Non-sequiturs and absurd images channel that voice, with a few references to the work of the man himself. “They’re a sitcom filled with cowboys, find it kind of hard to follow / ‘cause they don’t have props or actors or a camera,” sings Ruairi as the song launches into the chorus, a reference to Swartzwelder’s unaired pilot Pistol Pete. “I thought I just loved the Simpsons, and then you know, once I'd gotten to know Schwarzwelder a bit more, I was like, 'Oh my God, this is what I love.” That love became not just a lynchpin for Hospital, but the entire new record itself. Ruairi describes their first couple of records as “moody,” contrasting them with the absurdist embrace of The Rock Band. “We were just like, 'Nah, let's just get ridiculous.' It's more fun for us, and writing lyrics especially… we've just been cracking each other up.”
Hospital comes complete with a flashy, energetic music video, one that represents a new high for the five-piece. “This time, we actually paid someone,” he says with a laugh. “We were so happy with it, though.” The director, Liam Mahoney, is “one of their Wollongong friends,” and that connection fostered a relaxed and improvisational set — the kind in which the raucous members of Jacob shine. “He was keen to work on it, and we were finally keen to do a good video,” says Rauiri excitedly. “Everything else we've just done on iMovie!”
The track arrives amidst a generational pop-punk resurgence, with hip-hop folding punky palettes into the mix — see Uzi’s Pink Tape — and original genre stalwarts reconvening, such as on the recent MCR and Jimmy Eat World tour. “I don't even know if I have an answer,” says Ruairi of the reason behind that recent renaissance. “I mean, is it just clever marketing? Is it just the 20-year cycle of music and trends? Maybe it is that there's more of a disconnect today, people are feeling more like outcasts, and they're searching these things out at the moment because the world has gone completely insane.” He’s still not sure about where Jacob themselves sit in that wave, though he’s unconcerned as he wonders aloud. “I'm not even sure Jacob fit that well into the new resurgence,” he admits, “because, I mean, while at the same time, it's still fun… I don't know, I just feel like we don't even play shows with those bands, we're not invited!”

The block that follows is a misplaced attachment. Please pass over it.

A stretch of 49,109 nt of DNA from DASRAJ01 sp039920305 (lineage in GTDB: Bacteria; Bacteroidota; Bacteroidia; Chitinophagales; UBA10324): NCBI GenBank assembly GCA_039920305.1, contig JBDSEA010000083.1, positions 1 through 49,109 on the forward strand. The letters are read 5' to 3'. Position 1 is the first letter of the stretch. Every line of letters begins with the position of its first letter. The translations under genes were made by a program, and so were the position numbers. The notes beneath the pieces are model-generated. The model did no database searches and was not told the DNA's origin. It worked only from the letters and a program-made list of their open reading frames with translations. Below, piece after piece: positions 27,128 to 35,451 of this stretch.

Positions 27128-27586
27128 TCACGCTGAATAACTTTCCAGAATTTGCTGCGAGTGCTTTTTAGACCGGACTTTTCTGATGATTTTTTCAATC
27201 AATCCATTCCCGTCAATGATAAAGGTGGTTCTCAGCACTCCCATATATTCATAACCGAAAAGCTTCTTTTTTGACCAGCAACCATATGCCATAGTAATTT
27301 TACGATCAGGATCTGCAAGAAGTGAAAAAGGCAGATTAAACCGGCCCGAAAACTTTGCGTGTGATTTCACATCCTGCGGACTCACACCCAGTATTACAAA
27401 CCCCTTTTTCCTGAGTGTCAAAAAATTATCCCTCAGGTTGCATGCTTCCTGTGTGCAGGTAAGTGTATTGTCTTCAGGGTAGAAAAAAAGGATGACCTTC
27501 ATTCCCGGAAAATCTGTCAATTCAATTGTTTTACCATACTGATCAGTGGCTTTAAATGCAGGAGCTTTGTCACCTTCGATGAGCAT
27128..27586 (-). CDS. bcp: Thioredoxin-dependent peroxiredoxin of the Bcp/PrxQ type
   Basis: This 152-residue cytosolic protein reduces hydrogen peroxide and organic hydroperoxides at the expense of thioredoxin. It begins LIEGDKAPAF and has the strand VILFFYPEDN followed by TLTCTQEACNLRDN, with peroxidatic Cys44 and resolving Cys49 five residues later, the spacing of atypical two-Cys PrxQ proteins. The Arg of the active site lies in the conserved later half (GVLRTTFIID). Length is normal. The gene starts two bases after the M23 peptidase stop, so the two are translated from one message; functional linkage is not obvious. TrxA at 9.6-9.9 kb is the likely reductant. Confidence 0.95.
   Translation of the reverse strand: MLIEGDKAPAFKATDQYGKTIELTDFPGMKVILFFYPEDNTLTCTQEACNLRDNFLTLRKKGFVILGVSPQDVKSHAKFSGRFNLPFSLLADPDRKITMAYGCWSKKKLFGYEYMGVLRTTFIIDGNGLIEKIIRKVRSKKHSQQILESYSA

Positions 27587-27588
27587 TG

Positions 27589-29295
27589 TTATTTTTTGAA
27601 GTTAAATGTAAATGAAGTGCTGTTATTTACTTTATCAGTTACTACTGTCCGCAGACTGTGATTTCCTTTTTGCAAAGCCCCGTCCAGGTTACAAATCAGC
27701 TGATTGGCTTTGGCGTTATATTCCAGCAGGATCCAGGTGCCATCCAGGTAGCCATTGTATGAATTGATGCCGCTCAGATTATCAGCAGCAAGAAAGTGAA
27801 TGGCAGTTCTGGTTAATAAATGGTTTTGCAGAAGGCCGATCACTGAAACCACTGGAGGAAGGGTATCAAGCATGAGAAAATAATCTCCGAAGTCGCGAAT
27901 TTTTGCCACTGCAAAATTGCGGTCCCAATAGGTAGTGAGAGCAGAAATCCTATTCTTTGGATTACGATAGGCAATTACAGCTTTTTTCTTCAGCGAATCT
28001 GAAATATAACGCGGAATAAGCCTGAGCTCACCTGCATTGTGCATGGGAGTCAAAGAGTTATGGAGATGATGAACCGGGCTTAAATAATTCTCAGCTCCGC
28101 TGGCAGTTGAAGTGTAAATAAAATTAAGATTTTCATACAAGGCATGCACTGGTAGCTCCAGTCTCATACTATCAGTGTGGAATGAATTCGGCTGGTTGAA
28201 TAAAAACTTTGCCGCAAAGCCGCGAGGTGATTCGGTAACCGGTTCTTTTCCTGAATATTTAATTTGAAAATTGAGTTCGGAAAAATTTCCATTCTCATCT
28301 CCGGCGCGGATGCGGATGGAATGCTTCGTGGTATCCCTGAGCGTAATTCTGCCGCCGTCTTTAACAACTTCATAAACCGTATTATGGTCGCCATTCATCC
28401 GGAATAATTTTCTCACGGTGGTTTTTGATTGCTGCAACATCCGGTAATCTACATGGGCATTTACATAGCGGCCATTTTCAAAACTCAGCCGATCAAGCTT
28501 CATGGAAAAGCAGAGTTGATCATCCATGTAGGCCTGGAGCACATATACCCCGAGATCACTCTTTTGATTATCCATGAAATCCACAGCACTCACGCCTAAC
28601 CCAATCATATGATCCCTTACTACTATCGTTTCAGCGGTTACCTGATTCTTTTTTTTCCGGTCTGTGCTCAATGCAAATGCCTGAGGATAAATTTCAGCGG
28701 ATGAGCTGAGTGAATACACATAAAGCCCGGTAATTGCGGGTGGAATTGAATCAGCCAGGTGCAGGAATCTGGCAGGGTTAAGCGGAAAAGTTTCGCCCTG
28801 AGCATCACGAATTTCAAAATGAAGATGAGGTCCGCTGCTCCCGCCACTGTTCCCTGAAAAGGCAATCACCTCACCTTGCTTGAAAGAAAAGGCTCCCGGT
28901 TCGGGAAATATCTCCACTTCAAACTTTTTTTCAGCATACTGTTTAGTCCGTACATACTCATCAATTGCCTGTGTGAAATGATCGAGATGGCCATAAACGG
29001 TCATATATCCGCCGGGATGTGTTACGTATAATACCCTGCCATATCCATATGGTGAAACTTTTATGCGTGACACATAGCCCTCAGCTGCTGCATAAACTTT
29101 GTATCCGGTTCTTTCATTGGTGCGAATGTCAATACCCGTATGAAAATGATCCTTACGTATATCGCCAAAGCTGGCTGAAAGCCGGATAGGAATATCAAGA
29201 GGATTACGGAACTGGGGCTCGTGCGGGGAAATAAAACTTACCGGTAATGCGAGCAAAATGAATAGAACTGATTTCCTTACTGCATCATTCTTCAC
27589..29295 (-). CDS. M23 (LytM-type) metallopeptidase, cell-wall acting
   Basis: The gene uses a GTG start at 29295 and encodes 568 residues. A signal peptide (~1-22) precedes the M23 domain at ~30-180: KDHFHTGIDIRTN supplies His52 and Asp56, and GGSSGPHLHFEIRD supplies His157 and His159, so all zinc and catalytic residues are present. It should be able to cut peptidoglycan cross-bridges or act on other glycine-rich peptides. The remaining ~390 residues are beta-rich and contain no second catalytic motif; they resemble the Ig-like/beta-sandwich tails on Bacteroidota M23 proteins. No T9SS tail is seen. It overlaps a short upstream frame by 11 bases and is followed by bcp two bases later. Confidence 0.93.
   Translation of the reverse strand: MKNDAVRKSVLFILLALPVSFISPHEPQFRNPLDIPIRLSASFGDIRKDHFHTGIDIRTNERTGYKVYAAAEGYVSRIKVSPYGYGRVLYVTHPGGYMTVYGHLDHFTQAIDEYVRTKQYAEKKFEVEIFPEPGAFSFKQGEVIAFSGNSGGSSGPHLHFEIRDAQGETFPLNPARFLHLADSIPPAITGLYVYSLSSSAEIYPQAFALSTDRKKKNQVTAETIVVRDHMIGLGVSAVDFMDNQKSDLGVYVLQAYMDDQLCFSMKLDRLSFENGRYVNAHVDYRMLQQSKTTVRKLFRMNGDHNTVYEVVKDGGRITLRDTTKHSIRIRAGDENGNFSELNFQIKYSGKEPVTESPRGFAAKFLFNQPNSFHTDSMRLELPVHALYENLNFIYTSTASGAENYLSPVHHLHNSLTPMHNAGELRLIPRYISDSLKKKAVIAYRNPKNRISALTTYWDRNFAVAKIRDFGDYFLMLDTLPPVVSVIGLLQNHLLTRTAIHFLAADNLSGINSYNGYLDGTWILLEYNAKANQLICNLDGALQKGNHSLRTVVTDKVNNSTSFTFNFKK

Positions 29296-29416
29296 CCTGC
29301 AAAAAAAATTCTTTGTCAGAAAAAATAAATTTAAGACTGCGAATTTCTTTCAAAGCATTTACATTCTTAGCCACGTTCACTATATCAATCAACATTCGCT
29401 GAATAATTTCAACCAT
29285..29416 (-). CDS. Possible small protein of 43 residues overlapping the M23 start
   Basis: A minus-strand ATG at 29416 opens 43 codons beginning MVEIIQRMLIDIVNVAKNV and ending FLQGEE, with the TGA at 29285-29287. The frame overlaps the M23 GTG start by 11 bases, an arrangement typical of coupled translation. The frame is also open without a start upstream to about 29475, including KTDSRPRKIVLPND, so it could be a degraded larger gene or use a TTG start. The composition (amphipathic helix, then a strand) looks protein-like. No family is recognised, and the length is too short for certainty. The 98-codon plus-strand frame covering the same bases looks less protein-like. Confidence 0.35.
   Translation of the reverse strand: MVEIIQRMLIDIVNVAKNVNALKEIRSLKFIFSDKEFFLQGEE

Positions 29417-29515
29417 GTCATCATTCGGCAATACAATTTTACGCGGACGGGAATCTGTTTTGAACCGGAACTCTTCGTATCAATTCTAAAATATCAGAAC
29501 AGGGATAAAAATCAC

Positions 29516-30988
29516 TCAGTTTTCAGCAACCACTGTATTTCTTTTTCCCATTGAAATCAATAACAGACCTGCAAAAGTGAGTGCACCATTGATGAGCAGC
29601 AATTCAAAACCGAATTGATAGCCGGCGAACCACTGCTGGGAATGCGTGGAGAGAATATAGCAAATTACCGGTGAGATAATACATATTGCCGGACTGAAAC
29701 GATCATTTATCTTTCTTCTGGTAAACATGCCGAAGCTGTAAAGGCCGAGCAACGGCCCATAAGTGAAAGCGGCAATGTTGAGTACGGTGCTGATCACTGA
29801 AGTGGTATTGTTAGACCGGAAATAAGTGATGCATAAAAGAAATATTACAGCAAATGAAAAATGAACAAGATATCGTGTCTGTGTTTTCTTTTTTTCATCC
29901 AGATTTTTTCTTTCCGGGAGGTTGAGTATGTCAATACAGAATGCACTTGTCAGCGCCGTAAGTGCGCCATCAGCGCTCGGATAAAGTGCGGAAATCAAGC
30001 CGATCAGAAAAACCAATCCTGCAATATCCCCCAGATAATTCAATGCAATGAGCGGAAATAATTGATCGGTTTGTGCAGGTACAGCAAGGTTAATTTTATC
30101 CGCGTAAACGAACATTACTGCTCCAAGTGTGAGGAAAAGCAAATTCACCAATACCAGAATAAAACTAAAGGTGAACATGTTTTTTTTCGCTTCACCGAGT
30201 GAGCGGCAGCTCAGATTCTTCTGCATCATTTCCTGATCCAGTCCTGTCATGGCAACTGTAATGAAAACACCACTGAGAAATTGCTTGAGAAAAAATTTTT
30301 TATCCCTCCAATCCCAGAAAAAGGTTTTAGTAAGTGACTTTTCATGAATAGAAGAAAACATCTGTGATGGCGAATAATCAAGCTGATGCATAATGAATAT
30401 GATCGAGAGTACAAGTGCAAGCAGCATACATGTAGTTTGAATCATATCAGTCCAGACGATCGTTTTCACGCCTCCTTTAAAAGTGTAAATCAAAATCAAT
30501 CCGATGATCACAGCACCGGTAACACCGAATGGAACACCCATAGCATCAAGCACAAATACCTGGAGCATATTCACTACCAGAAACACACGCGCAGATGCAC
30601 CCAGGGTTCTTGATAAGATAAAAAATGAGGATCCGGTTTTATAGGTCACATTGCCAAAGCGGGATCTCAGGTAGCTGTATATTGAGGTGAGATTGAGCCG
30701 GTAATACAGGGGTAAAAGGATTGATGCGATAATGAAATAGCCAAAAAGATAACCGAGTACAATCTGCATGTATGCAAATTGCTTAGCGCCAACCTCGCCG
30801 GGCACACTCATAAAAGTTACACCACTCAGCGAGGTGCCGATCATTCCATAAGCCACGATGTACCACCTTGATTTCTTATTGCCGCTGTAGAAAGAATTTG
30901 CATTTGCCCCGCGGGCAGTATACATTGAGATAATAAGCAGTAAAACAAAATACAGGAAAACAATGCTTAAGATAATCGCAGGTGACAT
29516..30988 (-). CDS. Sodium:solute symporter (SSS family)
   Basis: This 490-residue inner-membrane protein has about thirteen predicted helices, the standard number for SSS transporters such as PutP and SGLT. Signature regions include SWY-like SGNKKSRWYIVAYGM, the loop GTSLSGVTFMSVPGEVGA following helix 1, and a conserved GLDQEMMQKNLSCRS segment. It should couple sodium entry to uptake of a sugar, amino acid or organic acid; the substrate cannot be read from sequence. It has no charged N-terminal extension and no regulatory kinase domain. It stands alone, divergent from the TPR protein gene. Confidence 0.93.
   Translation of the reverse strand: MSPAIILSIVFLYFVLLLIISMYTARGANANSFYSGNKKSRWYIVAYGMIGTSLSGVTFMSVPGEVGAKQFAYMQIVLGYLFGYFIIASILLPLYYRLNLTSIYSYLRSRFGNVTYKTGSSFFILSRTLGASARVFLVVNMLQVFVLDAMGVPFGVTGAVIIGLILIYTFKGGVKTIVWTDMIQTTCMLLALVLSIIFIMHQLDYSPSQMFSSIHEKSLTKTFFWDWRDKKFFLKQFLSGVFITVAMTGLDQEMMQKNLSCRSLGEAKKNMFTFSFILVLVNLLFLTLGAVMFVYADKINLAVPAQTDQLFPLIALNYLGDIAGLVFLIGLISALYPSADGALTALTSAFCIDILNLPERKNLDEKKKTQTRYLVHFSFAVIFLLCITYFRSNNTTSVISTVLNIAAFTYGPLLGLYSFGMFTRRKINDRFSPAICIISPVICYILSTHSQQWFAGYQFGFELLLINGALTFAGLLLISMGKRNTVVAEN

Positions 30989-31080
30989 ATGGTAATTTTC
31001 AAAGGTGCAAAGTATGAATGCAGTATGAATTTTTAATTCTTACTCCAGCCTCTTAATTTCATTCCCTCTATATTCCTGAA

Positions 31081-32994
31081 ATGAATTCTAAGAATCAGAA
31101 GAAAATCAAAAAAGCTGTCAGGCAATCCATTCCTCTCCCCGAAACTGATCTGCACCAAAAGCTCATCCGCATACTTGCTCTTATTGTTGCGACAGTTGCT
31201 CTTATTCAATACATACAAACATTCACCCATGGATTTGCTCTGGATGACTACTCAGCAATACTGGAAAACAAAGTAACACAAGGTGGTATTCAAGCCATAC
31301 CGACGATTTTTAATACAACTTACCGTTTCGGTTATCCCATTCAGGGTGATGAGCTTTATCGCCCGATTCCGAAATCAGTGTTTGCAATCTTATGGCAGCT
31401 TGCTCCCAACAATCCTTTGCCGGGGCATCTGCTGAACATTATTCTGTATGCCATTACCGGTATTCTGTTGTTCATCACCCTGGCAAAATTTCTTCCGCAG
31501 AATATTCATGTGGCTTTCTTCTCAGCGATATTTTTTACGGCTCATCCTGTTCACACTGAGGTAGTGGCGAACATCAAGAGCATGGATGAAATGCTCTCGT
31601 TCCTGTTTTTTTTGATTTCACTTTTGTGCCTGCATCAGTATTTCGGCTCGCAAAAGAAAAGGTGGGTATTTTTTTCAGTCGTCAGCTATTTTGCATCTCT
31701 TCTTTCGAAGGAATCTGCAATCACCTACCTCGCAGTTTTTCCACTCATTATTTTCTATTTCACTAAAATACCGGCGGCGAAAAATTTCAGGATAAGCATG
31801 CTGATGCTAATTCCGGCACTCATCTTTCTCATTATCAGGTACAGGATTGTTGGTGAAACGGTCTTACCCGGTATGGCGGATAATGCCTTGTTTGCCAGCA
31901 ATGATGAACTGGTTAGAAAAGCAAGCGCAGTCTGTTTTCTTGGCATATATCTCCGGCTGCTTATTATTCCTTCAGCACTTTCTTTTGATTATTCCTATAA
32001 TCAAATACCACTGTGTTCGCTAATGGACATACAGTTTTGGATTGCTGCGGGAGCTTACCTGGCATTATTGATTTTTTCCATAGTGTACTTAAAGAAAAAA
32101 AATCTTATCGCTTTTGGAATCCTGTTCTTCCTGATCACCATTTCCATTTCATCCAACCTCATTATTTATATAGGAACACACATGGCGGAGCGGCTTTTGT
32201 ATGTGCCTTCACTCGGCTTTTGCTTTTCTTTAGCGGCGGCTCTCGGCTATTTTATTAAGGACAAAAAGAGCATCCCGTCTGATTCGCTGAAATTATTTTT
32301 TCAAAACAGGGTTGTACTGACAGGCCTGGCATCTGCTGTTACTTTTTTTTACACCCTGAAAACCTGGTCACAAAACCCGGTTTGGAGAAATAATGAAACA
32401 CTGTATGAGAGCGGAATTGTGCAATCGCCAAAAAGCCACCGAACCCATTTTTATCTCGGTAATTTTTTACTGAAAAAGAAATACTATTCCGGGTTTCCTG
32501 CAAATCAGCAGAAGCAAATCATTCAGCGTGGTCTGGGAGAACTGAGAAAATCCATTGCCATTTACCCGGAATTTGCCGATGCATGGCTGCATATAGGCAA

If Jacob aren’t invited to the party, they’re more than capable of making their own, and the next few months sound like a rager. “I'm really keen to get this new single out, and for people to see the video,” says Rauiri, audibly excited, “we've been really looking forward to that for ages.” That’s just another step on the way to The Rock Band, which has been a long time coming. “I'm also just keen to get the vinyl,” adds Ruairi, “because my partner Maisie did all the design work for the inserts and cover. I really want to see what they did with it, because honestly, the layouts that they put up were really confusing. I’m like, what is this even going to look like!?”
We’ll all know soon enough: The Rock Band, the new record from Jacob, is out August 18.